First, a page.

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9 Things Electricians ALWAYS Do In Their Own Homes

Last updated: 03-05-2021

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9 Things Electricians ALWAYS Do In Their Own Homes

9 Things Electricians ALWAYS Do In Their Own Homes
Dawn Weinberger Updated: Feb. 22, 2021
Before you attempt any DIY electrical work, learn the habits and best practices that are second nature to professional electricians.
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Pro Electricians Don’t Take Chances at Work or at Home
If you ever flip a light switch , plug in a toaster or charge a smart phone, you are handling electricity. And while these tasks are simple and not risky, the reality is, your home’s electrical system is complex and potentially dangerous, says Christopher Haas, owner of Haas & Sons Electric in Maryland.
Electrocution, Haas says, occurs more frequently with 120 volts of electricity — the standard in a home — than any other level of voltage. “And, unfortunately ( home electrocution ) claims lives every single year,” he says. “So, don’t think of it as ‘just’ 120 volts — think of it as something that could permanently injure you .”
How can you keep yourself safe while also keeping your lights, outlets and appliances in good working order? Start by following the same set of upkeep guidelines and best practices that pro electricians follow . Here are nine things professional electricians always do in their own homes.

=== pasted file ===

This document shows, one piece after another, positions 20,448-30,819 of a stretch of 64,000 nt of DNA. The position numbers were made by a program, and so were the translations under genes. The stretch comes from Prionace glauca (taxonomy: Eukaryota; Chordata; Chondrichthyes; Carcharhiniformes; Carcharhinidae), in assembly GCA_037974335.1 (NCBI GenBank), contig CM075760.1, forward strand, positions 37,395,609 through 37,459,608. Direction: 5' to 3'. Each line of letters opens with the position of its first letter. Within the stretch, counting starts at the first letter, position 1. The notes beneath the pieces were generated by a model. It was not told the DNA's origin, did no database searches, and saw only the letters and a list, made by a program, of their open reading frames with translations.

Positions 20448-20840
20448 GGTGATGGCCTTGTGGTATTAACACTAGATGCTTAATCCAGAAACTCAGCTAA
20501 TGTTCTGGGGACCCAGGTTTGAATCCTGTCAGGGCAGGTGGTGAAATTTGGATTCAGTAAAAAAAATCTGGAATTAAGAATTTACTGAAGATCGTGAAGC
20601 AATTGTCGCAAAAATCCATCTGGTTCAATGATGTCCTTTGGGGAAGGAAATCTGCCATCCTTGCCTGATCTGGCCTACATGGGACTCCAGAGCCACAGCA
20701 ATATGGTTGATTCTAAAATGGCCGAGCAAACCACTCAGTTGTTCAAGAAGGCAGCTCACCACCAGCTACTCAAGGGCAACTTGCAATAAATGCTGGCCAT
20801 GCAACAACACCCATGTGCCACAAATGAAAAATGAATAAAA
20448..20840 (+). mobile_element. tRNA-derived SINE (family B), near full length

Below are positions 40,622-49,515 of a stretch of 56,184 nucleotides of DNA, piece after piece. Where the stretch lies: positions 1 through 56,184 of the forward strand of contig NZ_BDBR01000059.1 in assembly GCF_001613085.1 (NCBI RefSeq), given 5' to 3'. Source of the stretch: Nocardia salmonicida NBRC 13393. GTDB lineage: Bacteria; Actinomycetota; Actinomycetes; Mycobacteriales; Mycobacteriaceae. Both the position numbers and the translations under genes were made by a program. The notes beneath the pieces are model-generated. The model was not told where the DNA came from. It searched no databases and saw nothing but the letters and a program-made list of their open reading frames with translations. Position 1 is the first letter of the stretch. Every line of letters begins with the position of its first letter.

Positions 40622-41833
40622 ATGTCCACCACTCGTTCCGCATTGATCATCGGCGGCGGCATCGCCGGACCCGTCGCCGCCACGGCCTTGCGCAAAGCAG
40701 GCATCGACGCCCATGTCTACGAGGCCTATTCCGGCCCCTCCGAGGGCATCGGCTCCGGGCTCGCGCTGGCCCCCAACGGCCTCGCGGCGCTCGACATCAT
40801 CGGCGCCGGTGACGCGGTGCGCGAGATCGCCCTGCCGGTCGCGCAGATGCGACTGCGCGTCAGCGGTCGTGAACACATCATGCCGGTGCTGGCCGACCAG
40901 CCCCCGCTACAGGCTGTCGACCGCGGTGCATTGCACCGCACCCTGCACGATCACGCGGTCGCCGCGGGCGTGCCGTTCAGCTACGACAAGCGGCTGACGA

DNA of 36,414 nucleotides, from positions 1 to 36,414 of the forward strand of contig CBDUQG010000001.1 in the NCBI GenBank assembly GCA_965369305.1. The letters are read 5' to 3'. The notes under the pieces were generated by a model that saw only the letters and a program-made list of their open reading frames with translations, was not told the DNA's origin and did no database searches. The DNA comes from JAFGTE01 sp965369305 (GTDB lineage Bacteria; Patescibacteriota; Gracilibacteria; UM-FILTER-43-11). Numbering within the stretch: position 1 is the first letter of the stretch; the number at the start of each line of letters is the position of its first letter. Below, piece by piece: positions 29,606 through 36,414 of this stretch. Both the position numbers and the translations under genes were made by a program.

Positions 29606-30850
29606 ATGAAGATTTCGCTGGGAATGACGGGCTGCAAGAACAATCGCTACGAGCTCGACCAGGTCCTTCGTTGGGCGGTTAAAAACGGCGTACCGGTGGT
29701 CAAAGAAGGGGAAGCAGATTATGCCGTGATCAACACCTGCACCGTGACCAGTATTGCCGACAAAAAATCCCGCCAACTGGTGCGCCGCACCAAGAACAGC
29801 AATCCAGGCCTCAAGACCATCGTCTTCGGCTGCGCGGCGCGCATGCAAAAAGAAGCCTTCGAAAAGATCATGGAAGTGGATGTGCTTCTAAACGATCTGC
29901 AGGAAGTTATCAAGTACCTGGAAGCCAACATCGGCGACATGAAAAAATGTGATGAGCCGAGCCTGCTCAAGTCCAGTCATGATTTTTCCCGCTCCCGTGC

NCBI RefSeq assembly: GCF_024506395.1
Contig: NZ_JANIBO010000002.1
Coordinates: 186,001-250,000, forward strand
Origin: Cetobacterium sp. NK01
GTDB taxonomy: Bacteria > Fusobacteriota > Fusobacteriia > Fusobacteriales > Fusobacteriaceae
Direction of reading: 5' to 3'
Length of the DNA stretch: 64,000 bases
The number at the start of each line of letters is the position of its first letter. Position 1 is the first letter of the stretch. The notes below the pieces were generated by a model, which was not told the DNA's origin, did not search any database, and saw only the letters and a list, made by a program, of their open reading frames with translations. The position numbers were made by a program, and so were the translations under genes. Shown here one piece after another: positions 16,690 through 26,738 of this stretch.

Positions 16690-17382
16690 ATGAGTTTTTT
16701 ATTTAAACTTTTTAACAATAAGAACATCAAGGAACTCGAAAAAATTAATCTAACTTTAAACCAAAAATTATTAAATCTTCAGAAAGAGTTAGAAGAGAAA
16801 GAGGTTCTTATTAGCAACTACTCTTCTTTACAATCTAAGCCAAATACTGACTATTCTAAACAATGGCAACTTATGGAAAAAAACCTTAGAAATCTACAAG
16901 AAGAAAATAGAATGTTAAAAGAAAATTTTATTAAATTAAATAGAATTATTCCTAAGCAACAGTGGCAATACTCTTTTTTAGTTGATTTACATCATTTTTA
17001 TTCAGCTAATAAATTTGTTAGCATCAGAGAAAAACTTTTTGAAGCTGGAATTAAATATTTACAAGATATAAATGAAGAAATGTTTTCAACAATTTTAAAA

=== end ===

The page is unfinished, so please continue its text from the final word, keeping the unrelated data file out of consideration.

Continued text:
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Pro Electricians Use the Correct Lightbulbs
When the bulb in your favorite lamp or fixture burns out, do you just run to the store and grab the first replacement bulb you see, or do you make sure you are purchasing the correct bulb ? If the grab-and-go option is your standard operating procedure, it’s time to rethink the process.
“Make sure you put the correct wattage bulb into the fixture,” says Jake McKusker, general manager of McKusker Electric in Mead, Col. (McKusker also works with ProTip , an app that offers real-time advice to DIYers).
Why is this important? Because if you use a 100-watt bulb in a fixture designed for 40-watts of power, McKusker says you will essentially “cook” the fixture. This will degrade the wires and create a fire hazard , he says. The extra light output is not worth the risk! Likewise, low wattage is likely to leave you sitting in a dark room.
How do you determine how many watts you need? Look on your lamp or fixture. You should see a small sticker or printed text telling you how many watts are required. Then find a lightbulb that matches.
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Pro Electricians Check Carbon Monoxide and Smoke Detectors Regularly
You’re probably aware you’re supposed to check the batteries in your smoke and carbon monoxide detectors regularly. But are you actually following these when-to-check-and-replace safety guidelines from the U.S. Fire Administration?
“Most people don’t test them until they start chirping,” says McKusker.
Electricians, however, are really good about keeping up with this task, because they know the stakes are high if they put it off. Namely, you might sleep through a fire or fail to recognize a carbon monoxide leak.  The rules, which apply to all smoke and CO detectors (even those that are hard-wired into your home’s electrical system) are straightforward:
• Check your smoke detector and CO detector batteries once a month;
• Replace the batteries once a year, even if they still seem to be working;
• Replace the entire unit every 10 years  because the devices are only designed to last a decade.